There are two ways of meeting qualities and habits which pain us or would naturally irritate or vex us. We may be mastered by them—or we may get the mastery over them. No one can live long in this world and find all things precisely to his taste. We cannot bring all people to our way of thinking, or to our idea of the proprieties of life. If we would get along sweetly and happily with all whom we meet in our daily rounds—we shall have to do at least our share of the yielding and self denying. Instead of getting everybody to become agreeable and pleasing to us—we shall have to get over our fastidiousness, and our love will have to learn to be blind to many things which are not beautiful in others, and deaf to many things which naturally grate upon our ears and are offensive to our taste. We must be agreeable and sweet to others—whether others are exactly pleasing to us or not.

The law of love teaches us to look upon all men as our brothers, and to treat them with consideration. Love is the best cure for the sensitiveness which is offended by lack of culture or refinement in others. Some of the best people in the world have crude manners and are ignorant of the conventionalities of society. Love must be large enough to overlook all such things, and to see the man in back of the plain garb.

There is another kind of sensitiveness that is still more unreasonable. Men call it touchiness. It is like an exposed sore which is always being hurt. There are people who seem to be ever on the watch for slights, and they are always finding them, too, or imagining them. The utmost thoughtfulness cannot avoid saying things which wound them, for they exaggerate everything unpleasant and imagine unkindly intention, when none was dreamed of. They flush and show grieved feeling at the slightest questioning of their infallibility. If anyone expresses a different opinion from theirs on the subject—they at once resent it, become abrasive and hurt, making it a personal matter. They can never calmly discuss the pros and cons of a matter with another, for they will not tolerate any objection to their views, or any opinion which differs from theirs.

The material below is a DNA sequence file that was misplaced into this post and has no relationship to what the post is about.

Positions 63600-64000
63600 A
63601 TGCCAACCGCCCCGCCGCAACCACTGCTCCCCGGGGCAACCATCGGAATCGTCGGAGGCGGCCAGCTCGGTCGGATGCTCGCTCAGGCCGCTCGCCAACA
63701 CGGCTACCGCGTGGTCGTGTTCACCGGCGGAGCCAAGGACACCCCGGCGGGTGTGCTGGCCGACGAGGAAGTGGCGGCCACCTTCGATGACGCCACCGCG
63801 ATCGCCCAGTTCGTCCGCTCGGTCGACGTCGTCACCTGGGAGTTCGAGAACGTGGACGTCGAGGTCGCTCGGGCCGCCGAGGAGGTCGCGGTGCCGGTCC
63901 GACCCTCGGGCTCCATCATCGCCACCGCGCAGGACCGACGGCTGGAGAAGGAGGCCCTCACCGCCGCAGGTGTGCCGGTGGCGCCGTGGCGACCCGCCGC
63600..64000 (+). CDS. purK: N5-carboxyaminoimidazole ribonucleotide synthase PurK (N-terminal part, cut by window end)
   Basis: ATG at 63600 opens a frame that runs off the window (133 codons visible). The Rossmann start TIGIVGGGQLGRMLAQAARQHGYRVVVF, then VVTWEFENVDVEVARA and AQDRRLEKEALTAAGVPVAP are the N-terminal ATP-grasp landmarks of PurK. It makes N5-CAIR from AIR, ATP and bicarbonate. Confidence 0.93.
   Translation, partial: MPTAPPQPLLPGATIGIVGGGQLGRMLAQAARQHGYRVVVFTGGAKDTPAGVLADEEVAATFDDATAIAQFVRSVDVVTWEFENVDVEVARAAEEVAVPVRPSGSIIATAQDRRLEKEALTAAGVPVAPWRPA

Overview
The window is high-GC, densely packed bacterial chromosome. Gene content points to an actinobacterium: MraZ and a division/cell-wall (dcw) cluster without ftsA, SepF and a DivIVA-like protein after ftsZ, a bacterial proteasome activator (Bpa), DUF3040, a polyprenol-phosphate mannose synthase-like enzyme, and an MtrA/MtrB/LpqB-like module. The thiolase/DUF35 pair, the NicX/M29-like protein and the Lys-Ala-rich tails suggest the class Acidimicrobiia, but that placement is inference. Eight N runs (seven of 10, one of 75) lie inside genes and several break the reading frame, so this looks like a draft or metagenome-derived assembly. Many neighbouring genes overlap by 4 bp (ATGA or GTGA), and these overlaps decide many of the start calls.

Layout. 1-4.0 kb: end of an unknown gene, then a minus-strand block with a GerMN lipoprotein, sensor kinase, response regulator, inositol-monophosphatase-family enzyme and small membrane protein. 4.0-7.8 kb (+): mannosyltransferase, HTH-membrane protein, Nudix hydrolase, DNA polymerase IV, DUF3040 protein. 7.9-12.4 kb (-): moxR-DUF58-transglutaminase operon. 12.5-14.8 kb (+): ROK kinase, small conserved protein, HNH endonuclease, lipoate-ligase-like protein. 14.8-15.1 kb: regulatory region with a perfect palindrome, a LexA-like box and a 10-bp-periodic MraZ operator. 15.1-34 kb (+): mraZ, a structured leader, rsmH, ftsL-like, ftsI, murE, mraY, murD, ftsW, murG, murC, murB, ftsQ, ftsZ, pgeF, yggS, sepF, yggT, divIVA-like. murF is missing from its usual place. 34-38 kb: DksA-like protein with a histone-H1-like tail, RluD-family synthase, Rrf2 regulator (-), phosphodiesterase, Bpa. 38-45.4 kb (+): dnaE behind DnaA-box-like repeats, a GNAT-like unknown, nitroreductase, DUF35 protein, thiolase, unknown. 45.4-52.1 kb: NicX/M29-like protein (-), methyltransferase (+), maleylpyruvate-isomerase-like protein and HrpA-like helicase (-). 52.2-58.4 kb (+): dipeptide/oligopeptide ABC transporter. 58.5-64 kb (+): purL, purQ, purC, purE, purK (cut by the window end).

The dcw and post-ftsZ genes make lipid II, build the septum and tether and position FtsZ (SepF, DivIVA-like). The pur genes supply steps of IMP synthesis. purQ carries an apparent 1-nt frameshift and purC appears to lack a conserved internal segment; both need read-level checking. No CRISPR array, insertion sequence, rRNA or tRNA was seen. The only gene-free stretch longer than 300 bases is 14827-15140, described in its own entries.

Such sensitiveness makes life hard, not less for one's friends—than for one's self. It indicates a most unwholesome spirit, anything but beautiful, far from being sweet and winning. Those who become aware of their weakness in this regard, should set to work at once to get rid of their unseemly burden and burdensomeness.

There are several considerations which may help in the cure of this weakness. One is the fact that exhibitions of hurt feeling are most inappropriate. When we see them in others—we know how they appear also in us. They are childish and unworthy of any one who is much past the years of infancy. We may excuse and tolerate touchiness in a very young child—but in a full grown person, it is altogether unpardonable. Proper self respect should make it impossible for anyone to permit such childish behavior. We should be ashamed of anything so unworthy, so unbeautiful in our disposition and behavior.

Another motive for the avoidance of such displays—is that they give pain to others. This is one of the infirmities which make friendship hard. One of the comforts of true friendship, is that we do not need to be always on our guard lest we give offence. A generous, confiding nature should not be pained by any treatment. Perfect love—loves unto the uttermost. It overlooks, and forgives, and never fails. One who is touch and ready to be hurt by the slightest allusion, or by any seeming neglect, makes entire freedom and confidence in friendship impossible.

Another help in getting rid of over sensitiveness is to remember that such a spirit is not Christian. It is in violation of the whole catalogue of qualities which are lovely. We cannot witness worthily for Christ—unless we master it. We cannot conceive of our Master as being touchy and sensitive.

In trying to overcome this infirmity, a good habit is to cultivate indifference to unpleasant things in others about us, to ignore their existence. When certain worthless fellows failed to show King Saul proper honor after his choice as king, we are told that "he held his peace." The meaning is that he was deaf to their insults. This is a good way to bear ourselves toward all unkindness—to ignore it, to pay no attention to it, to act as if it had not happened. A deaf man said he had compensation for his deafness, in the fact that there were so many silly and foolish things said which he did not have to hear. We shall save ourselves from much hurt feeling—if we will respond as if we were deaf!